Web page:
Just a reminder to take part in our Feast of Feist competion for you chance to win a Voyager new release book every month for a year! To take part, all you need to do is read as many of Raymond E Feist’s Midkemian Riftwar Cycle books as you can between now and the release of the next and final book, Magician’s End in May 2013 and post a review of it in our Forums. You can review as many or as few as you like, but we’ll be looking for a combination of quality and quantity. Our Sales National Account Assistant Vanessa shared her thoughts about reading Feist’s first book, Magician:
“I didn’t grow up with Feist as many did; I was only introduced to him a few years ago, but I proceeded to devour the entire series since. I was just finishing up the newest George R R Martin title and was scouring about for my next fantasy pick when a friend recommended Feist. I was shocked he hadn’t started reading the Song of Ice and Fire series and he was just as amazed that I had never read a Feist novel, so he gave me his copy of Magician and promised me I wouldn’t stop until I’ve read them all. He was right.
There’s a fair bit of debate about the difference between Martin and Feist, and how it feels to read one after the other. Martin may have more complex characters and his novels may be grittier, creating a world that has a more realistic feel with a smattering of brutality, which is what I love about the series, but perhaps that’s what made me love Feist as well. After reading with one eye open terrified my nearest and dearest characters would get hauled off to the slaughter, Feist was more of a comfort blanket that took me back to the fantastical world of sorcerers, princesses and elves.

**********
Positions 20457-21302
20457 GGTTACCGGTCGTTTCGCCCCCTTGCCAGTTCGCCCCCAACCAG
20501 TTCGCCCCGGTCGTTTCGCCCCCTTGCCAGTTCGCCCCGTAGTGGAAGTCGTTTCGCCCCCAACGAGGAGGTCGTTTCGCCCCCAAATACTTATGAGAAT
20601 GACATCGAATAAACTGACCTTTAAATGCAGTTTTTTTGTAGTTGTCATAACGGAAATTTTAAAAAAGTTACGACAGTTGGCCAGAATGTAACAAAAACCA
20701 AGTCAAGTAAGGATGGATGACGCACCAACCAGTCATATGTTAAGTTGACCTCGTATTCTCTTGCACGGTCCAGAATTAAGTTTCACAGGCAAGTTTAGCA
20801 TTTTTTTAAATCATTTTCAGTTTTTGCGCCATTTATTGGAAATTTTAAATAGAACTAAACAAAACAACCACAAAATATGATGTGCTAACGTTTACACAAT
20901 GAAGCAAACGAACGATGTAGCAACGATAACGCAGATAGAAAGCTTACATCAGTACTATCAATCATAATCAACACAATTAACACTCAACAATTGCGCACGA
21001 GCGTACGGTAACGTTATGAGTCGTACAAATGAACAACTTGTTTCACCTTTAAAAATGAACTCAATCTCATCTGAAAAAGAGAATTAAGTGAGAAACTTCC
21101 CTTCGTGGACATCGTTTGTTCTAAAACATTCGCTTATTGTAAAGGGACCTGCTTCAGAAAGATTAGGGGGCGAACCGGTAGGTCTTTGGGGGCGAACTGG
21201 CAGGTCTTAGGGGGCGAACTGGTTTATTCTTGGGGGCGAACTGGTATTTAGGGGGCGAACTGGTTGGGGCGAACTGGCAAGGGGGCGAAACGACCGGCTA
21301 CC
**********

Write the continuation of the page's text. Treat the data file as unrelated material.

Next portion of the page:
However, I still found it a fantasy world with a twist – the introduction of the Tsurani into Midkemia and Pug’s subsequent capture meant that there was another world to delve into, with all its complexities and its culture being worlds away from what Pug is used to. Feist gave me that bit of Martin’s world, where everything isn’t as black and white as a storybook whilst still providing me with a quest, and heroic characters that I could count on being around for a while. Don’t get me wrong – as the series progresses I did mourn for certain characters and their demise, but there’s a nice sense of the good will triumph that I’ll admit to leaving me with joy in my heart. After all, that’s what fairytales and fantasy teaches you as a child – good will defeat evil, the hero will conquer.
If you haven’t read Feist, pick up Magician now. And don’t stop with that one. Read the Empire trilogy that takes you into the Tsurani world and introduces you to Mara and her struggle to understand the culture of the slaves brought from Midkemia. Have fun with Jimmy the Hand, whom I dare you not to like, and the generations that follow him. Regardless of whether you fall in love and reread the books over and over again or move on to another world, the series is a must read.”
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